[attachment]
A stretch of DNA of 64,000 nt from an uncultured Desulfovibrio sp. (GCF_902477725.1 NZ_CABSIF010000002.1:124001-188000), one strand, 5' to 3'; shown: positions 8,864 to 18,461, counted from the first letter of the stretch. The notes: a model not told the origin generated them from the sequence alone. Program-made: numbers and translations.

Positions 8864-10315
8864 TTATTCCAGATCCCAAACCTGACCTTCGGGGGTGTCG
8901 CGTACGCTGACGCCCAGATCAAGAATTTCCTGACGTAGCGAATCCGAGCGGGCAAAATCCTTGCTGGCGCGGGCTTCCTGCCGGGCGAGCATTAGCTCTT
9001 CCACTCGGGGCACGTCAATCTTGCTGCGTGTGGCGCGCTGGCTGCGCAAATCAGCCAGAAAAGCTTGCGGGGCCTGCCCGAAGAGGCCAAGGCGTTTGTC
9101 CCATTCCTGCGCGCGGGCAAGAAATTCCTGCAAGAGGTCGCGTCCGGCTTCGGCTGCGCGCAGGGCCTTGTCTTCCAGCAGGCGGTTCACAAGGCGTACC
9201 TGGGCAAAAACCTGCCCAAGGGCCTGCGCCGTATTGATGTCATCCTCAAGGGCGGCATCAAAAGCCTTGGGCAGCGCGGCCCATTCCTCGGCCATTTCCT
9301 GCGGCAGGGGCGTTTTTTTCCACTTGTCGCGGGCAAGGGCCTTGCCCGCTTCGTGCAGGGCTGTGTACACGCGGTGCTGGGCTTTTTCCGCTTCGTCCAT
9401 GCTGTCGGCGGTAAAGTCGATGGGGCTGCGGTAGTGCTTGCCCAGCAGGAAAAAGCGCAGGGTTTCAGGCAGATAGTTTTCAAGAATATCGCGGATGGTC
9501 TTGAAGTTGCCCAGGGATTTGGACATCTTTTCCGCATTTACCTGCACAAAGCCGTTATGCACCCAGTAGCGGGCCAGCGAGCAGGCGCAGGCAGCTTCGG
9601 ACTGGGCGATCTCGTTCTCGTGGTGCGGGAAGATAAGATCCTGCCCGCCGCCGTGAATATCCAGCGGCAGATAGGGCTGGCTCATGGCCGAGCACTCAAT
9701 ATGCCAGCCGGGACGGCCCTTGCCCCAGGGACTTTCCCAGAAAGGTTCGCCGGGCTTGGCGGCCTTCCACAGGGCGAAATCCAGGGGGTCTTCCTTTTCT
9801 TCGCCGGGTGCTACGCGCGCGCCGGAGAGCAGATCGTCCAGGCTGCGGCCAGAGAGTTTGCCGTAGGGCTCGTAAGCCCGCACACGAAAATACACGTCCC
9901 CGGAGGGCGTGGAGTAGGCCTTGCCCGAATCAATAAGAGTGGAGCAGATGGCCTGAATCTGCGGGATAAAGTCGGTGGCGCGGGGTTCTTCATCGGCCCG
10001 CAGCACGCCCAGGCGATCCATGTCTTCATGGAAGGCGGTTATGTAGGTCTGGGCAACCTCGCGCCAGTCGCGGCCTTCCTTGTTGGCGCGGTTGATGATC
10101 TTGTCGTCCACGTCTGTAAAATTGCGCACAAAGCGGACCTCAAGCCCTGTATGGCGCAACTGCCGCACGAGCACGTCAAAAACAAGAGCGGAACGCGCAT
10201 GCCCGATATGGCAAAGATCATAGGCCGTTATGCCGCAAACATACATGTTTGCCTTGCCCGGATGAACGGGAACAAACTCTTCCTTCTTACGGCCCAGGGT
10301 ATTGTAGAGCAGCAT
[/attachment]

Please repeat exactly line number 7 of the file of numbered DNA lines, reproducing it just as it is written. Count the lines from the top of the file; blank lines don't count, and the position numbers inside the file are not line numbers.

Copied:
9201 TGGGCAAAAACCTGCCCAAGGGCCTGCGCCGTATTGATGTCATCCTCAAGGGCGGCATCAAAAGCCTTGGGCAGCGCGGCCCATTCCTCGGCCATTTCCT